Starting in 2021, barometer surveys have periodically included questions about payments for capturing carbon. In this month’s survey, 8% of respondents said they have engaged in discussions about carbon capture. Reviewing nine barometer surveys conducted in 2021, 2022 and 2023 that included this question, the percentage of producers who discussed carbon contracts with a company ranged from a low of 2.6% to a high of 9%, suggesting relatively consistent interest among producers in this regard. A majority of producers (61%) who reported discussions with companies this month said they were offered a payment rate of less than $10 per metric ton, while 12% of respondents were offered a rate of $30 or more per ton.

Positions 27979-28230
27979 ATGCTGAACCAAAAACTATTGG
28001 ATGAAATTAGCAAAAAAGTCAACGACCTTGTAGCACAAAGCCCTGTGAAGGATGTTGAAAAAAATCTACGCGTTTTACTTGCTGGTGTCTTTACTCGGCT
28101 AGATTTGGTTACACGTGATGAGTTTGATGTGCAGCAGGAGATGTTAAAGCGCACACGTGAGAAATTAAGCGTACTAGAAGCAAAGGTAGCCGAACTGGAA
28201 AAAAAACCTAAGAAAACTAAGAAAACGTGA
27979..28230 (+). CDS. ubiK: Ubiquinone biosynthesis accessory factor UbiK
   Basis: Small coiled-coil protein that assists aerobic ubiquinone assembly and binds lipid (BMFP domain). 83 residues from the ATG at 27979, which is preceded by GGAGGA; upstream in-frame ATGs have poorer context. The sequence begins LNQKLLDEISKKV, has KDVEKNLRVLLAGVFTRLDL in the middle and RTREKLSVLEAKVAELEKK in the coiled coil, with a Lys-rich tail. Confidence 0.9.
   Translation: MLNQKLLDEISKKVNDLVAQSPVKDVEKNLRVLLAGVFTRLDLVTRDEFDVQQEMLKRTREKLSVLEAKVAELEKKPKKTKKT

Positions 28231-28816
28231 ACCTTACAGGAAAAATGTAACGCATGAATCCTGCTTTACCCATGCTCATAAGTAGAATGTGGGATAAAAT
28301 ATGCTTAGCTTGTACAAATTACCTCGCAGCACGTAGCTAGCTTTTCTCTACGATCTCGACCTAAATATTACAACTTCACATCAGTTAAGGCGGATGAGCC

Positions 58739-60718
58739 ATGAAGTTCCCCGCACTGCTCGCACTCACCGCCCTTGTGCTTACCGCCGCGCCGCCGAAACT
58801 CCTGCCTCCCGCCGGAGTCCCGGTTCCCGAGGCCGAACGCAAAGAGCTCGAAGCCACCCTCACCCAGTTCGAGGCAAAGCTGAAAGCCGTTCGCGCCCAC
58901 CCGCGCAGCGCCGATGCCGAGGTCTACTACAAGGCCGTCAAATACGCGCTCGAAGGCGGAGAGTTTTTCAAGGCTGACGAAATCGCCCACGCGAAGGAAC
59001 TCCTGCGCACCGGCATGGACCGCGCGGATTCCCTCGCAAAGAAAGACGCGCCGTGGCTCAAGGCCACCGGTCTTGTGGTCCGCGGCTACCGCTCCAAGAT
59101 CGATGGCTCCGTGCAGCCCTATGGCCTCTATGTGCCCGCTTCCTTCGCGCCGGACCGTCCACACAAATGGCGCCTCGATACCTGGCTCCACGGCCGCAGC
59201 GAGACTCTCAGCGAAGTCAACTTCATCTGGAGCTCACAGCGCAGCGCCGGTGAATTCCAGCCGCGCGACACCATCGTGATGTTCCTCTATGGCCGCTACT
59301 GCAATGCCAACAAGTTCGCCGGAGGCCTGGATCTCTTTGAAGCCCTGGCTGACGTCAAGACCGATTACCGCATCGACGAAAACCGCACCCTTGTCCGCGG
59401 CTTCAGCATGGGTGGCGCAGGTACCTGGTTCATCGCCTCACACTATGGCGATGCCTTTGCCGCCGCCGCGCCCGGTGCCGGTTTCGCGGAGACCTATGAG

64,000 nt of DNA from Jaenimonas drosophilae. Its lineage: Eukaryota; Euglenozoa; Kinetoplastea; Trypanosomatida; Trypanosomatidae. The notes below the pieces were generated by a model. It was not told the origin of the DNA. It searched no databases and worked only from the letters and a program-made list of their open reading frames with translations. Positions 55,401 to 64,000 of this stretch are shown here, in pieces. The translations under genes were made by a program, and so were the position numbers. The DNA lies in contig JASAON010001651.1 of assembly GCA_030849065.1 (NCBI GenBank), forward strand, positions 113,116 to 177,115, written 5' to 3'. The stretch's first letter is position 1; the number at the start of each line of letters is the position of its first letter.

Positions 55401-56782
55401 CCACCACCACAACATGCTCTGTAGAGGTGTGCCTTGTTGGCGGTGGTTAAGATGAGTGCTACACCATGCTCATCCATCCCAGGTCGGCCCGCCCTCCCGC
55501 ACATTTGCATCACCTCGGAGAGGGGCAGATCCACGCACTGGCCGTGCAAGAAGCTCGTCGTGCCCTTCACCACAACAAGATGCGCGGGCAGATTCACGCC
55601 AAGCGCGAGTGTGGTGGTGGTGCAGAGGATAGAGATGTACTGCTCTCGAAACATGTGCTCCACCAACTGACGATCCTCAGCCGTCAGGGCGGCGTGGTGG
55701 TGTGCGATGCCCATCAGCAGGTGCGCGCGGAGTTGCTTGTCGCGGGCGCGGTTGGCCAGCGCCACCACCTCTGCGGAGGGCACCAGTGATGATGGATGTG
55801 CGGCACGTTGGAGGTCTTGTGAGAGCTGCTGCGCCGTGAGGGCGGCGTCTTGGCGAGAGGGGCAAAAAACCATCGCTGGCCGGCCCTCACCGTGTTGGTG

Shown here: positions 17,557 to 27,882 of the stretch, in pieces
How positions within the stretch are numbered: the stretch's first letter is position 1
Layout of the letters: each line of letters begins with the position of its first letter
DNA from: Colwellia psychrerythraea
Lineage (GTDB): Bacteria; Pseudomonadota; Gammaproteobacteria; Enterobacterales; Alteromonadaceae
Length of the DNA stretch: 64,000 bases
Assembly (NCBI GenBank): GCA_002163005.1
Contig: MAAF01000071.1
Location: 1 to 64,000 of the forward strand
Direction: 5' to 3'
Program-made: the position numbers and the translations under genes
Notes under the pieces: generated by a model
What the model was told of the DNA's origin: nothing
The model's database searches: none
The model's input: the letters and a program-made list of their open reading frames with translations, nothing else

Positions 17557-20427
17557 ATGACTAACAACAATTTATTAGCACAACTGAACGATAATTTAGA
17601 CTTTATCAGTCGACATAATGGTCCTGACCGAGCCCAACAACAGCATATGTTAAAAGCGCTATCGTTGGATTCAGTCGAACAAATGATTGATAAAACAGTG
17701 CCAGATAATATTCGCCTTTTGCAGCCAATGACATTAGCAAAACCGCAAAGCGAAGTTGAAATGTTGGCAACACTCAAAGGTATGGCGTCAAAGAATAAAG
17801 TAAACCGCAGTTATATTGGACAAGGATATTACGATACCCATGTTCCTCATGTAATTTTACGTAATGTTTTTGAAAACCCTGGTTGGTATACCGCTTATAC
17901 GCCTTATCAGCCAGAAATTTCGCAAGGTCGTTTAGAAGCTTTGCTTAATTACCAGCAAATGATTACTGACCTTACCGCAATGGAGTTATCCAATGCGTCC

Declining prices for key commodities weighed on agricultural producer sentiment in January. The percentage of producers citing lower prices for crops and livestock as a top issue this month matched the percentage indicating input prices as a top concern. Previously, the response “higher input prices” was consistently chosen by producers as their top concern. The combination of high input costs and declining commodity prices generated a weaker financial performance outlook for 2024 and a weaker capital investment index. When asked to compare their farms’ operating loan size in 2024 to 2023, fewer producers than a year ago expected a larger loan. Among those anticipating an increase in loan size, fewer farms attributed it to rising input costs with more farms pointing to an increase in their operation’s size as a key reason.